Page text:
Three Strategies for Building Brand Reputation During a Downturn
By Cara Sloman, executive vice president, Nadel Phelan Inc.
Even in challenging times, possibilities abound for those trained to see them. Some companies may halt their communications efforts and wait out the storm. Others may proactively help their customers solve the problems that the crisis has introduced. After all, companies exist to solve customer problems. The bigger the problem – and the more reassuring and authentic your communication with customers – the more likely you are to cultivate loyal relationships.
History shows us that courageous and astute companies flourish in the wake of downturns. In fact, according to analysis of the Profit Impact of Marketing Strategies database, organizations that increase their marketing budget during recessions achieve greater returns and earn larger percentages of market share when the economy rebounds.
The New Customer Journey
The customer journey is always evolving, but it’s undergone significant change since the COVID-19 crisis began. Companies are experiencing longer sales cycles and an increased reliance on digital channels. As McKinsey & Company noted recently, customers have dramatically increased their preference for digitally enabled sales interactions when finding products. Suppliers’ mobile apps and online or social media communities are showing a sharp increase, too. These changes mark a fundamental shift that puts empathy and personalization at the forefront of the new customer experience.
Brand Reputation in the Time of COVID-19
Companies that want to use these changes as catalysts for both short- and long-term success can employ these three strategies:
1. Customer priorities come first. Businesses need to address customers’ most pressing pain points and frustrations to deliver outstanding digital experiences and encourage loyalty. Find ways to build an emotional connection with your prospective buyers through storytelling.
2. Revisit customers’ journeys. Ask these three pivotal questions: One, what is their persona? Two, what’s their current journey, and how is it different than before? And three, what’s the most cost-effective way to interact with them along the way?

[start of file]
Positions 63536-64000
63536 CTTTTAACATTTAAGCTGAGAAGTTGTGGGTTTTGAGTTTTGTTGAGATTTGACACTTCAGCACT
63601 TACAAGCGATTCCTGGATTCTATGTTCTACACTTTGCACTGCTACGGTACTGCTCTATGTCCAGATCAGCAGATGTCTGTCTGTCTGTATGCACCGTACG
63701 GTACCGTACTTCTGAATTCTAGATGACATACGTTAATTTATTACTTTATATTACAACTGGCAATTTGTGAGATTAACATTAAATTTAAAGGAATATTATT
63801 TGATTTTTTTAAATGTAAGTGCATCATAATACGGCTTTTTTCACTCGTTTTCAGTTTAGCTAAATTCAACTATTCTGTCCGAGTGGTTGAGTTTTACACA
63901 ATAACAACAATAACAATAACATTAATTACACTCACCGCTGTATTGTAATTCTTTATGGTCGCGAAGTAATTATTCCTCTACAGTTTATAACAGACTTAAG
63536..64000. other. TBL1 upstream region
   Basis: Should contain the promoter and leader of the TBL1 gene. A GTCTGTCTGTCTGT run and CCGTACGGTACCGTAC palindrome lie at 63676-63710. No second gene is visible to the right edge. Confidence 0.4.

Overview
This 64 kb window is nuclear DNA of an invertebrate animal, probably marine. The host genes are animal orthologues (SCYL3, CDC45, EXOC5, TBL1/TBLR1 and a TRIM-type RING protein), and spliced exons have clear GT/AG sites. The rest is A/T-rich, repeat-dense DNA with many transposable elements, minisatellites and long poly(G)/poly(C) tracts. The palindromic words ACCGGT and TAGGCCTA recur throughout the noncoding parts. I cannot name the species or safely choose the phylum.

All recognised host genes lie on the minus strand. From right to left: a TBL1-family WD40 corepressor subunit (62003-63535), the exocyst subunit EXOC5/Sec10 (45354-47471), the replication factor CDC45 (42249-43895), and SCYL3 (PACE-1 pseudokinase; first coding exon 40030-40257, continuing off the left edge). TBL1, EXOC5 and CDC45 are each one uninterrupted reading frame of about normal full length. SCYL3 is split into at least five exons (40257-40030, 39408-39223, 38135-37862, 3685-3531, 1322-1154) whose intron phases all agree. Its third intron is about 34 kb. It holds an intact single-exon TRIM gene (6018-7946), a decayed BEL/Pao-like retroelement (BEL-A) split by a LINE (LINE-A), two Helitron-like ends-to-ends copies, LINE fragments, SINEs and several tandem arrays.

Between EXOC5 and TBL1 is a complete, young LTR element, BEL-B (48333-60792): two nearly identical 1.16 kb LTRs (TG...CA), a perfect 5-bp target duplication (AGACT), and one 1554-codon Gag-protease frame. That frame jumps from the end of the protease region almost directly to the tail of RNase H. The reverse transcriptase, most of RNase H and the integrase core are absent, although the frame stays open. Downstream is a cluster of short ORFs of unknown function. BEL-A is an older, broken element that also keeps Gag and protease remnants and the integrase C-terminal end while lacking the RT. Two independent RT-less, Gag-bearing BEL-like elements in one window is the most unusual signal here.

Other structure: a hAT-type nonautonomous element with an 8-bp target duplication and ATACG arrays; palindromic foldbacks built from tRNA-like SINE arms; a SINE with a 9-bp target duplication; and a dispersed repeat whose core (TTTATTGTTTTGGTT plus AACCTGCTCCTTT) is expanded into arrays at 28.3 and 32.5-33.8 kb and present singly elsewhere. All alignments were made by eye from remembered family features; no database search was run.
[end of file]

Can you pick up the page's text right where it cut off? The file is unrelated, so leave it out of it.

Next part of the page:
If you pause to empathize with the needs of your customers, you will understand the pain points they’re trying to overcome along their customer journey and through to the final purchase. Use your data to analyze where they look to address those pain points. With this information in hand, you can feel confident about creating a marketing plan that appeals to customers in a highly personalized way.
3. Build measurable relationships. The business-to-business marketing landscape, in particular, has radically transformed due to the pandemic. Traditional marketing investment focused on tradeshows, events and in–person meetings has been completely upended. With now-elongated sales cycles, a shift to measurable relationship–building strategies is essential.
Communications need to shift from salesy promotions to sharing helpful information through newsletters, articles and other content that include softer-sell messaging, using more subtle and friendly language. Building a two-way communication channel will demonstrate that you understand where your customers and prospects are coming from. This will help build a sense of kinship with your company.
Ask for feedback through your website and e-newsletters, send customer surveys (online or offline) and provide online message boards or blogs. Use every tool and opportunity to create interaction. While face-to-face time is off the table currently, one-on-one discussions over video or phone with customers and prospects can help to powerfully personalize your relationship-building plan, in which the customer feels uniquely valued. Along the way, use your CRM tools to track and analyze efforts.
In times of plenty and of want, agility is a hallmark of success. Marketers must be ready to quickly change tactics and strategies, always focusing on branding that meets and exceeds customer needs.
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